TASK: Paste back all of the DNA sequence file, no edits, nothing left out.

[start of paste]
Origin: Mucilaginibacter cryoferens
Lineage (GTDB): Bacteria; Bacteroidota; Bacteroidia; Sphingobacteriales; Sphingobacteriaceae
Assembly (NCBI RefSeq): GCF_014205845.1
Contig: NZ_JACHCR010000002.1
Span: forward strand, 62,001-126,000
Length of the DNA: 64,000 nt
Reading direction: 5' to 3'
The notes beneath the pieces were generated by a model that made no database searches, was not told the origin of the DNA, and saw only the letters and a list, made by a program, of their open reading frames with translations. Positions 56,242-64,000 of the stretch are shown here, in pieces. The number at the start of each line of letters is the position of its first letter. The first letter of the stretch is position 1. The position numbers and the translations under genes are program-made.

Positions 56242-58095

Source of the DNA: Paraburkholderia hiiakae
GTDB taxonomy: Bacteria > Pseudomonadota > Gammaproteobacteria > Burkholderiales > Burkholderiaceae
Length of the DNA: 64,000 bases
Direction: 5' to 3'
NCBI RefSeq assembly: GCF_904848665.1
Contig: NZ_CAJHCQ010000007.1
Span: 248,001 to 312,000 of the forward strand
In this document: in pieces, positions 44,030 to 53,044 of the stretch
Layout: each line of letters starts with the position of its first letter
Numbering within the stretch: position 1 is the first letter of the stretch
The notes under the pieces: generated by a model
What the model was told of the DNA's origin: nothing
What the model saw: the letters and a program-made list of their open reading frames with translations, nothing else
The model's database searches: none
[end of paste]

Origin: Mucilaginibacter cryoferens
Lineage (GTDB): Bacteria; Bacteroidota; Bacteroidia; Sphingobacteriales; Sphingobacteriaceae
Assembly (NCBI RefSeq): GCF_014205845.1
Contig: NZ_JACHCR010000002.1
Span: forward strand, 62,001-126,000
Length of the DNA: 64,000 nt
Reading direction: 5' to 3'
The notes beneath the pieces were generated by a model that made no database searches, was not told the origin of the DNA, and saw only the letters and a list, made by a program, of their open reading frames with translations. Positions 56,242-64,000 of the stretch are shown here, in pieces. The number at the start of each line of letters is the position of its first letter. The first letter of the stretch is position 1. The position numbers and the translations under genes are program-made.

Positions 56242-58095

Source of the DNA: Paraburkholderia hiiakae
GTDB taxonomy: Bacteria > Pseudomonadota > Gammaproteobacteria > Burkholderiales > Burkholderiaceae
Length of the DNA: 64,000 bases
Direction: 5' to 3'
NCBI RefSeq assembly: GCF_904848665.1
Contig: NZ_CAJHCQ010000007.1
Span: 248,001 to 312,000 of the forward strand
In this document: in pieces, positions 44,030 to 53,044 of the stretch
Layout: each line of letters starts with the position of its first letter
Numbering within the stretch: position 1 is the first letter of the stretch
The notes under the pieces: generated by a model
What the model was told of the DNA's origin: nothing
What the model saw: the letters and a program-made list of their open reading frames with translations, nothing else
The model's database searches: none